Sans-serif typeface

from LY Corporation
designed by Dalton Maag, Fontrix, Fontworks, Sandoll, Cadson Demak

5 Styles

5 Weights: Thin to Heavy

Additional Scripts

Hangul, Japanese, Thai

Best for

  • Headings (display text)
  • Long reading text (body text)
  • User Interfaces (functional text)

License

Free and Open Source

Specialty

A free, modern, clean sans-serif typeface supporting not only Latin languages but also Japanese, Korean and Thai.

My LINE Seed Font Review

With its soft touch, a friendly impression and clean shapes, LINE Seed is a hidden gem. This geometric sans-serif free font was designed for the LINE messenger app, which it is used by an international Asian audience. Therefore, LINE Seed is available in various scripts, supporting next to Latin based languages also Japanese, Korean, and Thai. And the beauty is, that they all work smoothly together.

Simple and Geometric Rounded and clean Even strokes, no contrast

¥ 100 € 17.32 ₩ 148.83 ‎ ฿ 3,950.69‎

Working in small sizes やったー Although I wish there was a Medium weight. Bold is a bit less contrasting than with other fonts, but still too much 안 돼
When used in light or very bold weight, LINE Seed looks gorgeous in large sizes. I also really like the figures.

Various type design studios worked on how to translate similar aesthetics across very diverse scripts. For example, Thai was very much simplified. Next to the linear, non-contrasting strokes, you can also see how features like the rounded corners are used across all writing systems.

Geometric construction, rounded corners in every Script, Simplified design. Line Seed in Latin, Hiragana (Japanese), Hangul (Korean) and Thai.
How LINE Seed shares design features across several scripts. I really like that simplified “Q”.

LINE Seed is available in five weights, but not every script contains each weight. Maybe because a Heavy weight would be too dense in Japanese Kanji script? The character in ExtraBold already looks very blotched, as you can see below. Korean Hangul contains only three weights, so if you have any assumptions why this is, let me know in the comments!

LINE Seed EN in Thin to Heavy

LINE Seed JP in Thin to ExtraBold

LINE Seed KR in Thin to Bold

LINE Seed TH in Thin to Heavy
Not every script contains each of the five weights.

The weights are also the one issue I have with LINE Seed. It would be perfect for UI design if there was a Medium weight. Because for text smaller than 16px the typeface soon becomes too delicate. And even though the bold weight feels a bit lighter than with other typefaces, it is too sturdy for small sizes. But besides that, I think LINE Seed is a wonderful, modern and versatile typeface.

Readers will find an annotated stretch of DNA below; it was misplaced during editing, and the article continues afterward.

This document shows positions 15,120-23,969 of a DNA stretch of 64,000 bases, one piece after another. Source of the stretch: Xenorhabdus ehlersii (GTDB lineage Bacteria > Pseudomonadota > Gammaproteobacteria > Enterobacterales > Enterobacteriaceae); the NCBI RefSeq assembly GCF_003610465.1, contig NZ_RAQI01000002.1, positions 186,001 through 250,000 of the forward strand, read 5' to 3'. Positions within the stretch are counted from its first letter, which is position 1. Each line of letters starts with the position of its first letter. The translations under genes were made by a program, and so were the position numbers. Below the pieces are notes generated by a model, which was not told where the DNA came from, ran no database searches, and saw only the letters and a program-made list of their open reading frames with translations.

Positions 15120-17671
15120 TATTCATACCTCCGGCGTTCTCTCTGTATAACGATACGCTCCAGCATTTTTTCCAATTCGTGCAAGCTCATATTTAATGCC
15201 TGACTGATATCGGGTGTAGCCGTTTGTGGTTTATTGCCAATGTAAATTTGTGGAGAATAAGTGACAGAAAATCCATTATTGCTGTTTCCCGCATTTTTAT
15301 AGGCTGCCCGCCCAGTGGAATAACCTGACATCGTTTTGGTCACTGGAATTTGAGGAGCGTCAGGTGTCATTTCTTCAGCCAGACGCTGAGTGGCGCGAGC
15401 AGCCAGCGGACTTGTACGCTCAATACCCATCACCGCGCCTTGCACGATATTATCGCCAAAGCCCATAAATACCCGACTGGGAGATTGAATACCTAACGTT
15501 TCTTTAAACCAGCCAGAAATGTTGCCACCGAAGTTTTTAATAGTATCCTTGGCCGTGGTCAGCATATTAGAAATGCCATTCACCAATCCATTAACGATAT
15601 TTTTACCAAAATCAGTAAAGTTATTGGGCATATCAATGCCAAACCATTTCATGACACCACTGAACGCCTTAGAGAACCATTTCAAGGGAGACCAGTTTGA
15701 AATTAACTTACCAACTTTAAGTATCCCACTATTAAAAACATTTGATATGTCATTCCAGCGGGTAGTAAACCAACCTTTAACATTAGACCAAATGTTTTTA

Font Pairings with LINE Seed

LINE Seed is a linear geometric sans-serif typeface, in my opinion best for medium-lenght copy and larger text when used in the lighter or stronger weights. Pair it with one of my suggestions for UI text or more interesting headings.

LINE Seed (free)
LINE Seed (free)
  • Headings
  • Copy
  • UI Text

Learn more about pairing typefaces using the Font Matrix.


Many thanks to Mahali, who told me about LINE Seed. If you spotted a font I should review, let me know!

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Edition #170, published

8 Comments

  1. That’s a big deal, Oliver—font crafted in such a way as to support totally opposite languages/letters. And it looks nonchalant, effortless! o and e are super unified.
    This font is almost smiling to us 😁

    Have a wonderful time with your fam this summer !!! Cheers to rest 🏖️

  2. this is a gem for sure!
    there are so many nice corporate freebie fonts out there that go unnoticed

    is a shame the character set is so limited

      1. Well, I’m from Brazil, so basic diacritics are what would render it truly usable for a good chunk of the projects I work on. With what it offers, I can only use of it in website projects I do via the tech coop I’m part of, which takes mainly english speaking clients.

        And absolutely, italics are always welcome. Can’t think of a situation where I would prefer not having the option of italics in a typeface.
        But I think they are rare in typefaces originally intended for asian languages in general. In principle, latin languages are the only ones that make use of them traditionally, isn’t it?
        I absolutely love the typical look of Mincho fonts, but using them in text heavy projects is always tricky due to the lack of italics.

      2. arrows, circled numbers are also always welcome

        and I find old style numerals very underrated in many sans developed for screen use

      3. Yeah, Italics are something for Latin, Cyrillic, Greek Script.

        The Latin diacritics are interestingly included in the Japanese version 😅. But then you’ll have to strip it from all the Japanese characters, haha. Not sure why they is not a latin version that covers more than English.

  3. Hey Oliver, have you checked out the free font Geist? ( https://vercel.com/font )

    It may not be interesting / unique enough to feature on your font fridays, but to me it seems very solid.

    Keep up the good typo grahpy work!

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